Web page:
Classic Spanish sauce reminds me of a long-ago visit to Spain
A message from Peter Guarino caught my eye for two reasons. First, it is a new local food purveyor, and second, the food he currently purveys is Romesco sauce, an intriguing and complex sauce whose origins are in the seaside town of Tarragona in the Catalonian (or Catalunyan, as it is now spelled) region of eastern Spain. Tarragona is known for its Roman amphitheater by the sea, its remarkable double aqueduct and its beautiful cathedral.
A lifetime ago, my first husband and I went to Tarragona on what was to be a day trip from Barcelona, where in a café, we met another couple from the US with whom we had a lot in common. I worked at Swissair at the time; she was with Air India. My heritage is Austrian; she had been born there. Our husbands had both served in the US Navy. They were renting a house in Tarragona and invited us to spend a couple of nights. My strongest food memories are of the fig tree growing outside the kitchen door and of her gone-local cooking. I had my first, unforgettable tastes both of aïoli and of Romesco.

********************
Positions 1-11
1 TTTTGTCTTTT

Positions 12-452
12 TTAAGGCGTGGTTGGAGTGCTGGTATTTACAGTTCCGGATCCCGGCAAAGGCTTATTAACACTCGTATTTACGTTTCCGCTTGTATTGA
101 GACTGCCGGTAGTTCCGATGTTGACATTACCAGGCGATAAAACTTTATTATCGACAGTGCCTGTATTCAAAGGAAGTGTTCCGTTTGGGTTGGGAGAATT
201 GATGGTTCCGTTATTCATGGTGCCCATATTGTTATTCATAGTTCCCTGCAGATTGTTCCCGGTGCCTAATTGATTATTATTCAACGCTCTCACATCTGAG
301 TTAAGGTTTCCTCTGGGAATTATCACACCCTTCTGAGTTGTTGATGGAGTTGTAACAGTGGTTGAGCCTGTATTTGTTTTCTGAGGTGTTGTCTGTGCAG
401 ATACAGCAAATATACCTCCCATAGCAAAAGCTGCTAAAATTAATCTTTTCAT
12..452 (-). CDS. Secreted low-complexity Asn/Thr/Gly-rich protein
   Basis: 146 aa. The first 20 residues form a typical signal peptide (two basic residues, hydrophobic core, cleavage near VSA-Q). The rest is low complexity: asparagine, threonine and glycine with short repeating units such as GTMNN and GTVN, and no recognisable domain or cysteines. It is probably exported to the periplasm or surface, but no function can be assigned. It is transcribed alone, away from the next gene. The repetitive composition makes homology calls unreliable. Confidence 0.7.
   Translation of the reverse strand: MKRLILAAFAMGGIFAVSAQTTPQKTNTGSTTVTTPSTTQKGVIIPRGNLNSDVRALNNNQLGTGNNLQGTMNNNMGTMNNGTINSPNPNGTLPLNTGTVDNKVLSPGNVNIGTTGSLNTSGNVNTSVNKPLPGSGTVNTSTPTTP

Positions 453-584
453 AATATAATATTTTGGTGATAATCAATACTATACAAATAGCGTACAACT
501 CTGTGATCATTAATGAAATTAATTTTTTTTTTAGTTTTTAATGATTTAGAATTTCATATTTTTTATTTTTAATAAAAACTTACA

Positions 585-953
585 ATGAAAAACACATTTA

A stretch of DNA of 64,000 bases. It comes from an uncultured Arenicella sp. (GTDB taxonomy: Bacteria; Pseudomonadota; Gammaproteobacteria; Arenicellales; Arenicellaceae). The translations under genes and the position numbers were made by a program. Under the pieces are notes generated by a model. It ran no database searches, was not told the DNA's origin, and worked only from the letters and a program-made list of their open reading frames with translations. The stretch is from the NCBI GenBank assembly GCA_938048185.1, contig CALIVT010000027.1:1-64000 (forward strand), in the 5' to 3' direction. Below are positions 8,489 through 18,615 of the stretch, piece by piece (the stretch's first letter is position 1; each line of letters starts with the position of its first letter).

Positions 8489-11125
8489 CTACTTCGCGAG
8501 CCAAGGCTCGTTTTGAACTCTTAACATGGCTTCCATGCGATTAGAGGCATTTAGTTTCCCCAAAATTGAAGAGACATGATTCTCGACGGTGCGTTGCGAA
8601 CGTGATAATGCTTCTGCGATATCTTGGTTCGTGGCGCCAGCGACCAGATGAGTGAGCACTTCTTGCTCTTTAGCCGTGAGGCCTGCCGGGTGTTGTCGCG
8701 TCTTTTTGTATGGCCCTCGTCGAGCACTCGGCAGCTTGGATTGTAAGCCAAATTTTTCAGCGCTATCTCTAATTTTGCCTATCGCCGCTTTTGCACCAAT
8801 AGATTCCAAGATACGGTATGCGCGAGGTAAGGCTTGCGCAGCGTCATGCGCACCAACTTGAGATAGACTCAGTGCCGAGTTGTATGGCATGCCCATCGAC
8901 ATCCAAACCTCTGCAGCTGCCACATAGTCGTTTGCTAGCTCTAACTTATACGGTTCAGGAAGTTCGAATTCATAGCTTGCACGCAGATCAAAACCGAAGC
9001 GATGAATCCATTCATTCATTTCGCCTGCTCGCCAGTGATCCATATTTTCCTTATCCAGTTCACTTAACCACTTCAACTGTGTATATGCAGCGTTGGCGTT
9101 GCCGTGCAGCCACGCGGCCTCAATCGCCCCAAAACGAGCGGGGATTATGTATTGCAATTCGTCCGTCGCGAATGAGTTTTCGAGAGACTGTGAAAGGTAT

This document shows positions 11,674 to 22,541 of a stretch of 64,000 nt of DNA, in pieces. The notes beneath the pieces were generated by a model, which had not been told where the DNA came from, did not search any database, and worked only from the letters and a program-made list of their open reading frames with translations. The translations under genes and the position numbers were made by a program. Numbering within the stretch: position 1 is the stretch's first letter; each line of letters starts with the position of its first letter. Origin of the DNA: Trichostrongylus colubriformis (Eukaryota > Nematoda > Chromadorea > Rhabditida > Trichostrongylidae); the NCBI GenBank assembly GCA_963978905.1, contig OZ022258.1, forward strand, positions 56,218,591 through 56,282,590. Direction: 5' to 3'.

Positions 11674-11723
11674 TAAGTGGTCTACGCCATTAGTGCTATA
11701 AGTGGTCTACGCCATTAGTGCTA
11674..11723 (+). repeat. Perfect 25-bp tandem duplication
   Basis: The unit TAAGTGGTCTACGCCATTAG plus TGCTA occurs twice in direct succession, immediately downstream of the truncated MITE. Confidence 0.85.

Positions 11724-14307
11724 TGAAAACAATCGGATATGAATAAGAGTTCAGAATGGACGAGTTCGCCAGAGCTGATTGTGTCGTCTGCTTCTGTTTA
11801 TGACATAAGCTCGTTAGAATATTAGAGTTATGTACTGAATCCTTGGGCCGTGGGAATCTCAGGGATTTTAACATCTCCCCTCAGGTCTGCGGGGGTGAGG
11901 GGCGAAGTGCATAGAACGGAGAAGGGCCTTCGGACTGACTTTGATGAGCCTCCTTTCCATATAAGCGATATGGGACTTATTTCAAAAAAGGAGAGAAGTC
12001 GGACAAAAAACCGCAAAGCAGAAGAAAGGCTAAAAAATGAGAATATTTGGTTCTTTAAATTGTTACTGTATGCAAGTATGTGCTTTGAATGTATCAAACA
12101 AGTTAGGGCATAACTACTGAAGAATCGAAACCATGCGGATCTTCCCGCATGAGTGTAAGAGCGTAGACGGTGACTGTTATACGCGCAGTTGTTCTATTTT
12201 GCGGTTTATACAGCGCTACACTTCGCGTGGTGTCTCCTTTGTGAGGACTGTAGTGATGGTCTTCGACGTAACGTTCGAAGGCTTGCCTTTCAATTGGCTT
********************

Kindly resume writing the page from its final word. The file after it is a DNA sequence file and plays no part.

Traditionally, fishermen from that region would bring in their catch, sell off the best fish for maximum profit and then concoct a stew of what was left in Romesco sauce as a base. I’ve since tried my hand at both, and they turned out well. At heart, I am a from-scratch cook, but sometimes I am happy to be able to shortcut the process and serve a quality prepared product.
Peo’s Romesco sauce is very Boulder, being a product made from organic tomatoes, organic spices, organic olive oil, organic vinegar and nuts that are free of chemical pasteurization. Also, It is vegan-friendly, and this version his also gluten-, dairy- and GMO-free. Sometimes I think I’m the only person in Boulder with no food allergies or sensitivities, but avoiding GMO foods is one of my hot buttons.
Guarino recommends his complex sauce both for dipping and cooking. He calls it “the Queen of Spanish Sauces.” If you are intrigued, click here for Colorado stores that currently carry it.
Cross-posted to Culinary Colorado.